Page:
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As discussed before on the Inquisition, votive offerings were a prevalent feature of the largely animistic, pre-christian belief systems of early Europe. They could be anything from great artistic treasures to simple clay renderings of your diseased private parts. These were usually deposited in deep water, with, you would imagine, great ceremony. So, when a cauldron was hauled up from the depths of Bavarian Lake Chiemsee by an amateur diver in 2001, it was unusual but not a huge surprise.
The cauldron is decorated with heavily stylised figures, such as horned deities and trumpeting hunters, that would seem to derive from central indo-european, and in particular Celtic, art. Such is the quality of its craftsmanship that were it to be an authentic celtic votive artwork its value is estimated to be between 100,000 and 1,000,000,000 euro. The exquisite piece weighs 11kg, and although labelled a cauldron could just as easily be a funerary urn or the world’s most lavish chamberpot. In fact, the Inquisition, would challenge even the world’s cackliest hag to hubble, bubble, toil and trouble even a simple soup from this unwieldy saucepan.
The pre-Chiemseean provenance of the artifact is a mystery. It has been variously associated with Nazi groups, the afore-mentioned Celtic rituals, black magic, and even state complicity with a catholic conspiracy to keep coded messages within the vessel’s golden reliefs hidden. Its attributions read like plotlines even Dan Brown would baulk at. An abortive attempt was made to purchase it by wealthy Kazakh collectors, through a Swiss bank account, but the cauldron remains, for the time being in Switzerland, as evidence in a fraud case.
Soon after the cauldron’s emergence, a team comprised of the original diver, a professional artifact hunter and an art dealer presented it to the Bavarian State Archaeological Collection in Munich for analysis. While the motifs appear to be consistent with artistic practice and style from 2000 years ago, the construction does not. In particular, it appears the kettle was soldered, which would strongly suggest a twentieth century origin.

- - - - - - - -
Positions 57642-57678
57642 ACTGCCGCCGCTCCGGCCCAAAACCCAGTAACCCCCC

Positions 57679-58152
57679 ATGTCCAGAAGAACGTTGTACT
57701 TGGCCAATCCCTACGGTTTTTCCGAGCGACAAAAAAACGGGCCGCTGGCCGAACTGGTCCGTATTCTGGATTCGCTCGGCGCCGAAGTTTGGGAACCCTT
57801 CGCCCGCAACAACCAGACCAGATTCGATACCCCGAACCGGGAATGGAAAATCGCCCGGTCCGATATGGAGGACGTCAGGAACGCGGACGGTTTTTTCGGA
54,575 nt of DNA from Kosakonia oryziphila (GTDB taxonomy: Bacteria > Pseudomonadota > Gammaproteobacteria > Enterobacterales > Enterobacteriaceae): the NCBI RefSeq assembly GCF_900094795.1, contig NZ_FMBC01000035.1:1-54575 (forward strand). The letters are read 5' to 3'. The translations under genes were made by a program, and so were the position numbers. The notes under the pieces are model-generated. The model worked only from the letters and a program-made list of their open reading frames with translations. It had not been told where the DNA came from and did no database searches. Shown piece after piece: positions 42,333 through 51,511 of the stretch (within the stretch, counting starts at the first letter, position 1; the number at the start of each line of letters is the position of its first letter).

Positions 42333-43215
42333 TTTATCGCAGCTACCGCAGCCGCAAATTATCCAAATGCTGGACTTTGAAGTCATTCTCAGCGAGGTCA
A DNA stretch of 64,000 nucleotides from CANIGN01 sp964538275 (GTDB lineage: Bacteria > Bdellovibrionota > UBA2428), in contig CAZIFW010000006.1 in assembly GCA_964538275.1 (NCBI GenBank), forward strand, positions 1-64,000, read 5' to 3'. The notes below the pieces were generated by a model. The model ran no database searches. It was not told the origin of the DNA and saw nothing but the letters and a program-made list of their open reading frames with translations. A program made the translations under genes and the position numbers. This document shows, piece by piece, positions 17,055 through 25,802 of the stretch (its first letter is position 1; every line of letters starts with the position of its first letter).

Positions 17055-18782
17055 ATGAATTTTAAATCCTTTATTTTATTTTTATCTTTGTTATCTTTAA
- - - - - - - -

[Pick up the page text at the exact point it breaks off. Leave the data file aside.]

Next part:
Add to this, the fact that Bavaria does not have laws of compulsory purchase in relation to historical finds, means the cauldron was about to become the centre of much (legal) debate. The leading professor from the Archaeological Collection went on record to seemingly compare it to the Gundestrop Cauldron, but at the last moment revealed the more recent artifact to be a forgery. He alleged it was made from looted gold, and bizarrely hinted it may have been used in initiation rites. Rumours of esoteric Nazi obsessions with the Holy Grail began to abound.
Its origins have never been cleared up officially, but it is almost certainly a much later piece than it contrives to be.
The most exciting suggestion relates to a senior director of a long-established Munich jewelers. Theodor Heiden claims to have been told by the company’s goldsmith, Alfred Notz, prior to his death, about a “golden cauldron weighing more than 10 kilograms (22 lbs.), with a figurative ornament and manufactured by means of the paddle and anvil technique.” Commisioned by a muncich-based company, Elektrochemische Werke Munchen, in 1925, it took 14 years to make. This company’s director, Albert Pietzsch, was a very high ranking non-military Nazi party member. Which in essence is a whole lot of, he-said, she-said.
Consequently, the Bavarians decided to wash their hands of the proverbially poisoned chalice. It has since been sold in ever more underhand ways, before winding up in its current legal limbo.
This article was posted by Ronan McDonnell on
Friday, September 18th, 2009 at
It is archived in Art, Deepsea, History and tagged Art, bavaria, celts, diver, germany, gold, loot, Nazis, plunder, treasure.
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